Is your aim and intention to improve your putting stroke or to hole more putts?
As far back as I can remember, I have always been told that if we improve our stroke, we will hole more putts. One creates the other. Cause and effect.
However, I would question the sequence of that or any other particular cause and effect. What we see and feel are essentially effects. When we watch good putters, we notice that they tend to keep their head very still. We see that their stroke looks smooth and unhurried. It looks like the rocking of the shoulders creates the stroke. As a result we are often encouraged to copy or emulate these traits in order to “produce a better putting stroke”.
These are observations and I would suggest they are observations of effects rather than causes. In golfing parlance, “the stroke creates the putt.”
Surely the task creates the technique rather than the other way round, or as we talk about in The Lost Art Of Putting, “the putt creates the stroke”.
In my line of work, as a golf coach based at Archerfield on Scotland’s Golf Coast, I am very fortunate on a number of counts. I am based at what I believe to be one of, if not the finest Performance Centre in Europe. The facilities are simply outstanding. In addition to two fantastic golf courses, a Tour standard grass driving range, world class short game areas and putting greens, our swing and putting studios within the Performance Centre are fully equipped with the very latest state of the art Technology.
With highly experienced and knowledgeable coaches and club fitters using TrackMan, Sam Putt and Balance Labs, GEARS 3D motion capture and super slow-motion video technology, we leave no stone unturned in our quest to help our students become the best they possible can be.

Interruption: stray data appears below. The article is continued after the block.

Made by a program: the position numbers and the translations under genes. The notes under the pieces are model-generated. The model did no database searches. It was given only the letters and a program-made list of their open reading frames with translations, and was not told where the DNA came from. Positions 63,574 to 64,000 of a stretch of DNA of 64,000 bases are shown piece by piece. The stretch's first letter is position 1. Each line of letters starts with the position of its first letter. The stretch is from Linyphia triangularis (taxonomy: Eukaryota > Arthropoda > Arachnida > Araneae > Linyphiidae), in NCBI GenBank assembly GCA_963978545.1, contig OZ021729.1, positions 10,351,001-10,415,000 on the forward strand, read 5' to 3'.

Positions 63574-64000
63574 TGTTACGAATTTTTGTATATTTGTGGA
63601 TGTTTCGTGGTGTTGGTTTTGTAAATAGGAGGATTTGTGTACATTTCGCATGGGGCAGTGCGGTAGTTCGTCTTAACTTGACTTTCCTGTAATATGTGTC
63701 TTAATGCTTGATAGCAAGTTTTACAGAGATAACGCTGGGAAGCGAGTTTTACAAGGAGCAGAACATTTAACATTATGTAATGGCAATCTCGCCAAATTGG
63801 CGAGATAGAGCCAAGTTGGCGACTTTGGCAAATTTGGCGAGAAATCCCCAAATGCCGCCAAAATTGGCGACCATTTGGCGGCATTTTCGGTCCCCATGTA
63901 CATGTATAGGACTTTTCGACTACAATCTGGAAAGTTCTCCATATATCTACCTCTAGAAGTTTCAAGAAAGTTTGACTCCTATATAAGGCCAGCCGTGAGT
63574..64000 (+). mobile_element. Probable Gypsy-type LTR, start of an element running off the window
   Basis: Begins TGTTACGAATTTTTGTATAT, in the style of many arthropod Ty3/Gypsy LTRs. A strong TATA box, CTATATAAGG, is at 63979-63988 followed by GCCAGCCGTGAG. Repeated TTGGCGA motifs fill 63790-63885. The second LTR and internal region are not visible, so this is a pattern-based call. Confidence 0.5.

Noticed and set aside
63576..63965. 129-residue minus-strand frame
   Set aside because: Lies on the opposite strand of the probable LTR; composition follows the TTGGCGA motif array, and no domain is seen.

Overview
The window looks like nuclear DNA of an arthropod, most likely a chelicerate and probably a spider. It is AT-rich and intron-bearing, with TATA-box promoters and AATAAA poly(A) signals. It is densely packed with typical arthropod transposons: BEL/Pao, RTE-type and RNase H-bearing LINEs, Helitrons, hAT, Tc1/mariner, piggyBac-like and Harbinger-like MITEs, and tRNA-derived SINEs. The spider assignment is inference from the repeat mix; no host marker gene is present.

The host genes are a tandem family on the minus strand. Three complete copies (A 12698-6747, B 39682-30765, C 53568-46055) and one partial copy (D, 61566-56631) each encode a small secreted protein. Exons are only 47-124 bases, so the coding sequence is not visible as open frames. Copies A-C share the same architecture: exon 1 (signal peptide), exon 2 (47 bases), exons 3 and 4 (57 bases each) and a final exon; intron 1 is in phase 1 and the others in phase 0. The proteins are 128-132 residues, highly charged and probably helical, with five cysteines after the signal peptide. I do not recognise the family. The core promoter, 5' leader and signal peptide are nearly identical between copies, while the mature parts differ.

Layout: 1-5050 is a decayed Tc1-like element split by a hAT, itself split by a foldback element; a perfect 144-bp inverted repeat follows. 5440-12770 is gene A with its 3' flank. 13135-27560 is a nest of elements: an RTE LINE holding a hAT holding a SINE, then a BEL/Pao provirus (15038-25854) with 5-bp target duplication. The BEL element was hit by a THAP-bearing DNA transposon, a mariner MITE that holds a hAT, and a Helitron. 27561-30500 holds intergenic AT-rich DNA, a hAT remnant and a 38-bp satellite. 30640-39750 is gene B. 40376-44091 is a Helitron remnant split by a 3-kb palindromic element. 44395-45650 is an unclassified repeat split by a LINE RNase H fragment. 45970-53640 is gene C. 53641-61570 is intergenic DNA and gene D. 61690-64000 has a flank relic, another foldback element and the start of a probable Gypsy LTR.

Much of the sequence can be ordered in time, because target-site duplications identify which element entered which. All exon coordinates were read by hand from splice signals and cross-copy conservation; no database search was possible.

One of the most interesting aspects of what I do, is that I have the opportunity to work with an incredibly diverse group of people, from weekend golfers to seasoned Tour Pros and everyone in between.
In the last week or so, I had the opportunity to work with a couple of top athletes from different sports. One is a former Scotland rugby international and another Scot, who is an Olympic and World Champion curler who has amassed more gold, silver and bronze (mostly gold) medals than you can count.
In their own sports, they were and are very creative and during our time together, we discovered that their attention was on what they needed to do with the rugby ball and curling stone. Interestingly, despite the fact they were both great technicians in their “own” sports, their attention was NOT on their technique when they were performing at their best.
Perhaps even more interestingly, they had both become very aware of their “technique” or swings when it came to golf and much less aware of what they needed to do with the golf ball. While both their techniques looked good on camera, they weren’t producing the shots they wanted.
After digging a little deeper, we played around with the concept of focusing on the “shot creating the swing” rather than the other way round. It didn’t take long for both of them to confess “that’s what I do when I’m on the rugby pitch / curling rink!”
Almost instantaneously, they both started to create the shots they saw in their minds’ eye. Not only did they find this incredibly rewarding, one word they both used was “liberating”.
Liberating is a word we keep hearing from our students and readers of “The Lost Art Of Putting” from people around the world from as far afield as Australia, USA, The Middle East and Zimbabwe as well as closer to home in the UK.
Whether you are faced with a demanding tee shot, an iron shot into a green, a pitch over a bunker or a fast 10 foot putt with a foot of break, rather than focusing on and perhaps questioning your technique, focus on creating that shot or putt.
As golfers around the world keep telling us, from tee to green, creativity is liberating.
To discover how creating putts can enhance your enjoyment of this great game and order a copy of The Lost Art Of Putting.